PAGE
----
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Ngara Estate Loses its Shine

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Ngara Estate in Nairobi. PHOTO | SALATON NJAU | NMG 

In the 80s, Ngara was a middle-class estate. It was clean, there was ample playgrounds and parking spaces and the sewerage system was working.

Ngara is now less appealing even to investors, as hundreds of hawkers crowd the streets, and kiosks and makeshift garages mushroom on access roads.

The estate has deteriorated as others located near the central business district such as Upper Hill, Parklands and Westlands sprout with skyscrapers. Property prices also have stagnated and a number of buildings are vacant.

Charles Ng’ang’a, a marketing executive at Hass Consult says the presence of street families and property owners from the 70s clinging onto their old buildings without developing them has eroded the value of most the properties.

“There is no residents or owners association in place to restrict the informal businesses, extension of the downtown spreads into Ngara, street urchins are thriving there and a low-income estate mentality is crippling Ngara. The association, if it was in place, can dictate the way housing is done in the area, restoring the 70s feel that gave Ngara the middle-class status, which impressed investors,’’ says Mr Ng’ang’a.

He adds that investors also shy away because there is no restrictions on hawking and more routes are being encouraged, besides the Ngara bus terminus, as the county aims to decongest the city centre.

Rajesh Patel, a property owner and resident in Ngara blames the reluctance by the county government, saying that if security is restored, the estate may regain its status.

“Something must be done urgently because in terms of class and age, Ngara should be ranked together with Parklands and Westlands. Actually, Ngara should do better since it’s the nearest to town from this side. But it’s terrible, even Nairobi West from the other side of town is doing far better than us,” he says

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Rents have remained low, attracting low-income earners and university students living in old buildings sitting on large tracks of land. For instance, a one bedroom apartment ranges from Sh15,000 to Sh19,000 on average, whereas in Parklands and Westlands the same house would fetch higher rents. Commercial buildings and newly constructed houses also lie vacant for months.

Even as moneyed Asians snap up buildings in Parklands and turn them into high-rise buildings they have shunned neighbouring Ngara where a three-bedroom house costs as low as Sh15 million.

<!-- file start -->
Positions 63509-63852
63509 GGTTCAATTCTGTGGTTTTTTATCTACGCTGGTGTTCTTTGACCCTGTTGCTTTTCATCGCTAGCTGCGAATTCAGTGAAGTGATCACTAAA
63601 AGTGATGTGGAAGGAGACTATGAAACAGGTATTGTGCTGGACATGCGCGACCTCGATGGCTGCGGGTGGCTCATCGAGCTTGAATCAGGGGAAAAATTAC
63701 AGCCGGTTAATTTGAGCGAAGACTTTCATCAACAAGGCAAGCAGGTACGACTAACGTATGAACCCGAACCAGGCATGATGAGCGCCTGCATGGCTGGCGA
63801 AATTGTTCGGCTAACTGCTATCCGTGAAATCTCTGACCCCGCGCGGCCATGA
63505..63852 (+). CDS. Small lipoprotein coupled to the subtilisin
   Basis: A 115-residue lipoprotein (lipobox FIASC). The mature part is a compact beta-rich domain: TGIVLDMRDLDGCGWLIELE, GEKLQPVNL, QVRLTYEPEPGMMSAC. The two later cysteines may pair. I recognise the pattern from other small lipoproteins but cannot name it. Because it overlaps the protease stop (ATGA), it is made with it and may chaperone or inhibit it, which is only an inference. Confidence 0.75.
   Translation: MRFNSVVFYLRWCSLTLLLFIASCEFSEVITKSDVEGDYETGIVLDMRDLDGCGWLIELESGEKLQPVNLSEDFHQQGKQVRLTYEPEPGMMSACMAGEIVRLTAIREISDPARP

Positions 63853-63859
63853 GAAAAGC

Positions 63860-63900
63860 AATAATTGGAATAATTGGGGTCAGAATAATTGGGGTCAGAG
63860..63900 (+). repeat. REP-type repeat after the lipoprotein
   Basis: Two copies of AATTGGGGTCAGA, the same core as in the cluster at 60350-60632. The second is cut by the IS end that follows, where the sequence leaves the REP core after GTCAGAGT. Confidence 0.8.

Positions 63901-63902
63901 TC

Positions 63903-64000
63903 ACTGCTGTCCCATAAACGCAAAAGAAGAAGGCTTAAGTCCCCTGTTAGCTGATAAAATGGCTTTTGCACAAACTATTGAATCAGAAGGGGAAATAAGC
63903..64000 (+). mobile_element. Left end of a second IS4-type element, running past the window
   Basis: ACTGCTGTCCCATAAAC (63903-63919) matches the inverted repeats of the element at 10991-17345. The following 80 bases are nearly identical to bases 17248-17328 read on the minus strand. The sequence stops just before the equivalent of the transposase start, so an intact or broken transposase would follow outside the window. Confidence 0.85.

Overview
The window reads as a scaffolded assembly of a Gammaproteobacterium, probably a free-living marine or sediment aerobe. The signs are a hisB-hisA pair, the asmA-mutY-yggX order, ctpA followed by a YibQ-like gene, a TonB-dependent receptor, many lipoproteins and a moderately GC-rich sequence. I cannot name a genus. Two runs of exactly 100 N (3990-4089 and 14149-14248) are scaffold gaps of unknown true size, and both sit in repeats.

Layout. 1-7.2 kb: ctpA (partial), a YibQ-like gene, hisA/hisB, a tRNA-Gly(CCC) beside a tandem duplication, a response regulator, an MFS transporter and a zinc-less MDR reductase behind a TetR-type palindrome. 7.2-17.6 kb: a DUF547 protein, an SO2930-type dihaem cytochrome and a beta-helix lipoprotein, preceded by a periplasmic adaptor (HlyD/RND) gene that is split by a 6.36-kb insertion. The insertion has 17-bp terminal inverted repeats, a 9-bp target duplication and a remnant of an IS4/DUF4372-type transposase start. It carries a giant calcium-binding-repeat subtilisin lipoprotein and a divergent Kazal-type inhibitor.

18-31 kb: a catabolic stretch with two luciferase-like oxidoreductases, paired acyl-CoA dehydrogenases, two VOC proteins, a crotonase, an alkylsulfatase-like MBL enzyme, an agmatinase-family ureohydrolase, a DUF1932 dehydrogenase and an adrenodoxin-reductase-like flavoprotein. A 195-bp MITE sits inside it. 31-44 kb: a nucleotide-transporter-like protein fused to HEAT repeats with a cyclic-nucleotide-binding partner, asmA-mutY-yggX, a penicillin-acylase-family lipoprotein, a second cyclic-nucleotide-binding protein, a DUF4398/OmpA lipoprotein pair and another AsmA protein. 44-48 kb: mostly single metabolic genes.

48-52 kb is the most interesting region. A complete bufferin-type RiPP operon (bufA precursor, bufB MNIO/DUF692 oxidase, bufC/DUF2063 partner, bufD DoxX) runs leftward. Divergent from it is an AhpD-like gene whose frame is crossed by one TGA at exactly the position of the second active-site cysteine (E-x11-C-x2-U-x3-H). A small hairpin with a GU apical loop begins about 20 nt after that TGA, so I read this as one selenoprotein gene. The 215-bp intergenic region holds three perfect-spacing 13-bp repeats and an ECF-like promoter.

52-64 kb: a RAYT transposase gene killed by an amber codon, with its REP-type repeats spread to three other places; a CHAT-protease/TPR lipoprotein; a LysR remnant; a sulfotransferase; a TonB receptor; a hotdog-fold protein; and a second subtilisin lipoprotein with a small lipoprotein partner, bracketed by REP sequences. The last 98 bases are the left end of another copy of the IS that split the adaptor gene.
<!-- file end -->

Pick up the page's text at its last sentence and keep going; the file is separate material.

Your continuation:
But as low house prices cut owners’ profits, some have converted their homes into one-room shared hostels, attracting students who go to University of Nairobi, Technical University of Kenya, among other satellite colleges located in the CBD.

A shared room of four costs Sh7,000 a month while bed-sitters range from Sh10,000.

“We don’t fear the ‘chokoras’ {street urchins} We co-exists nicely. Ngara has cheap accommodation and it takes about 10 minutes to walk to school. But after school, we will graduate to the other end of the city,” said Mark Okello, an engineering student at the University of Nairobi who stays in a hostel.

In the good old days, residents used to walk to Ngara from town but now even the students doing evening class are at risk as thugs roam from the Globe Cinema Roundabout, to adjacent Kipande Road, towards Ngara.

“We take solace that as students we are just visiting here, after graduation and getting a decent salary then the first thing is to relocate,” says John Makori, a student at a tertiary college in town who stays at Ngara men’s hostel.

Mr Thiong’o says that Ngara can be optimised by building high-rise apartments.

Proper planning of a designated market, stalls and doing away with informal hawking on the roadside, decongesting the bus terminus and building wider roads to reduce traffic would woo real estate investors to Ngara.

@ke.nationmedia.com



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KRA must ease tax filing to boost revenues

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Nikhil Hira Independent tax consultant and Director Bowmans Coulson Harney (law firm). [Courtesy]

Anyone who has been following Kenya’s budgets over the last few years will recall headlines each year saying that the country has set its largest-ever budget. 

The upcoming 2021/22 fiscal year is no exception, with Treasury Cabinet Secretary Ukur Yatani announcing a budget of Sh3.6 trillion – yes, the biggest ever! A little over Sh2 trillion will come from government revenues, with approximately Sh1.8 trillion of this from tax revenues. 

The balance will be borrowed – another common feature of the last few years.